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    PW is known for throwing a good long ball- what better way to keep a defense facing the wildcat honest than to unleash a few? The real and substantial threat of it alone would make the effort worth the while. If no defense respects the pass, the wildcat suffers- that's why we drafted White so high. We didn't pick him in the 2nd round to be primarily a WR- he's a QB who will specialize in the wildcat. To not use him in the wildcat throwing deep would be a waste and would make the opposing defenses job incredibly easier. It would also mean that we took him too high in the draft and would have been better served with Sintim, Barwin or Unger. The dude will throw, and he'll throw deep.
     
  21. Lord Of Miami

    Lord Of Miami A True Fan

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    Omar was even saying what a good deep ball he throws.He said something like it's one of the best he's ever seen.
     
  22. ckparrothead

    ckparrothead Premium Member

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    He has yet to really even work as a WR. Before he was drafted, he said he hadn't played any WR in 6 years...basically since he was halfway through high school. During all of their practices so far, White has been working with the QB unit, not the WR unit.

    At some point we should stop outfoxing ourselves. He could get a little time at slot WR but he's not dangerous enough there to pose any problems. He barely knows the first thing about running the route tree and the Dolphins aren't exactly giving him a 'crash course' in that area while they have him throw footballs with the QB unit and be in the meeting rooms with the QBs all the time.

    The problem that Dr. Phin brings up is a real problem, but maybe a little overstated. Teams could have easily seen that Miami had Wildcat personnel in the football game any time we had Ricky Williams and Ronnie Brown on the field at the same time. A lot of Miami's Wildcat plays saw Ricky Williams, Ronnie Brown AND Patrick Cobbs on the field at the same time...and if a 3-HB personnel package doesn't scream "Wildcat" then I don't know what does. So teams could already tell by the personnel package that we were putting the Wildcat on the field.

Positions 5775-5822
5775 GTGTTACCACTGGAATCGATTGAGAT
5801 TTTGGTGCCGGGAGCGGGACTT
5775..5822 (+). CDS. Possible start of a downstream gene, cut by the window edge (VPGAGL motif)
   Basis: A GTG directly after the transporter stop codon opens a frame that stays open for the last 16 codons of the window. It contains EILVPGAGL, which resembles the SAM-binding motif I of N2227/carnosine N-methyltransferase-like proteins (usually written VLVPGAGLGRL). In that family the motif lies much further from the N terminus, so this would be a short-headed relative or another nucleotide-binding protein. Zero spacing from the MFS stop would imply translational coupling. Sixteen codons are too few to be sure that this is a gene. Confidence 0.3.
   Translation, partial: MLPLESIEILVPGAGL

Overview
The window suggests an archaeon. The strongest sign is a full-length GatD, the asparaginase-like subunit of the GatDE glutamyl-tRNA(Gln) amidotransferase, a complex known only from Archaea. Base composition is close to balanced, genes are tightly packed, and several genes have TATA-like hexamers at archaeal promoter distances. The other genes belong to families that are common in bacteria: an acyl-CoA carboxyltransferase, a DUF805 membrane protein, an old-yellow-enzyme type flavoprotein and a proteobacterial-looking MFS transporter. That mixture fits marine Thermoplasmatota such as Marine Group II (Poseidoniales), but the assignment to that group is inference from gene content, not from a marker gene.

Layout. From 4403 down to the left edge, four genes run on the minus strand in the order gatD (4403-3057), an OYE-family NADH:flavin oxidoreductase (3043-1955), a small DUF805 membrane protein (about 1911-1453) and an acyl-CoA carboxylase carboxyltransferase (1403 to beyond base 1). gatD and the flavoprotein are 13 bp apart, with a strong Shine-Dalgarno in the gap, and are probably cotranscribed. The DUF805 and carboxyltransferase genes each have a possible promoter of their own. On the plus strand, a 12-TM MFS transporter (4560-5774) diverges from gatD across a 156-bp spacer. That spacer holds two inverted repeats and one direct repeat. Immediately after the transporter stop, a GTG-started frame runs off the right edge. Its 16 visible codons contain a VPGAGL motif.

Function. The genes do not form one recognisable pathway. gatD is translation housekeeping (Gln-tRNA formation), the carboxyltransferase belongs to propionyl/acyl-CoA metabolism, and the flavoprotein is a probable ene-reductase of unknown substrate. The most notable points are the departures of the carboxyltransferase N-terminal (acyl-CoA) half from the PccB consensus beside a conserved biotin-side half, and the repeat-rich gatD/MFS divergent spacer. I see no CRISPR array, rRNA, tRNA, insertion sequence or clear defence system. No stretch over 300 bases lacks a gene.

The key is what else you can do with those personnel packages. For instance, with the 2-HB and 3-HB formations, I remember back in 2005 when Miami under Nick Saban would go into those Ricky & Ronnie formations (they called it 'hippo') and defenses considered that a PASSING formation. Does anyone remember the interception that cost us the Falcons game at the end? Remember after the game when the Falcons defenders felt they had the jump on our play calling because they figured out through film study that when we went into a 2-HB personnel package, it was a pass play something like 80-90% of the time? I remember that. I also remember **** Vermeil saying that whenever a team sent out two halfbacks, defenses would just send out their nickel personnel because unless one of those two halfbacks could legitimately lead block, it is not a strong running personnel group. It's a stronger passing personnel group.

    Miami didn't do a good job of selling the run out of the 2-HB personnel grouping. They were able to execute some successful '90 Flip' type plays (fake to the upback, toss sweep to the halfback)...but that wasn't enough. This is where the Wildcat sort of stood the NFL on its head a little bit. They turned dual and even triple halfback personnel groupings into POWER running...with mismatches to boot. If **** Vermeil was still coaching and saw Ricky and Ronnie coming onto the field at the same time, he could go ahead and send his nickel personnel out there, but then Miami goes Wildcat and cuts through it like a hot knife through butter. On the other hand, if you swing the other way on defense, let's say every time you saw Ricky and Ronnie on the field together you sent out 3 safeties and 1 corner...or an extra linebacker, something like that...then Miami can just line up with Pennington in the gun, Ricky and Ronnie in the slots, and whoops...they've got a strong pass grouping against your weak pass defense grouping.

    So anyway, back to Pat White. He's working as a QB. It seems natural that to get the best ambiguity in the personnel packages, Pat White should be working as a WR. That way, he comes on the field, and Miami could be trying to pass the ball normally with White in the slot. But I personally think that somewhere along the way, Miami realized that this is a guy that hasn't played WR in 6 years...that doesn't have 4.4 speed, that doesn't have awesome agility drills, and has truly untested hands.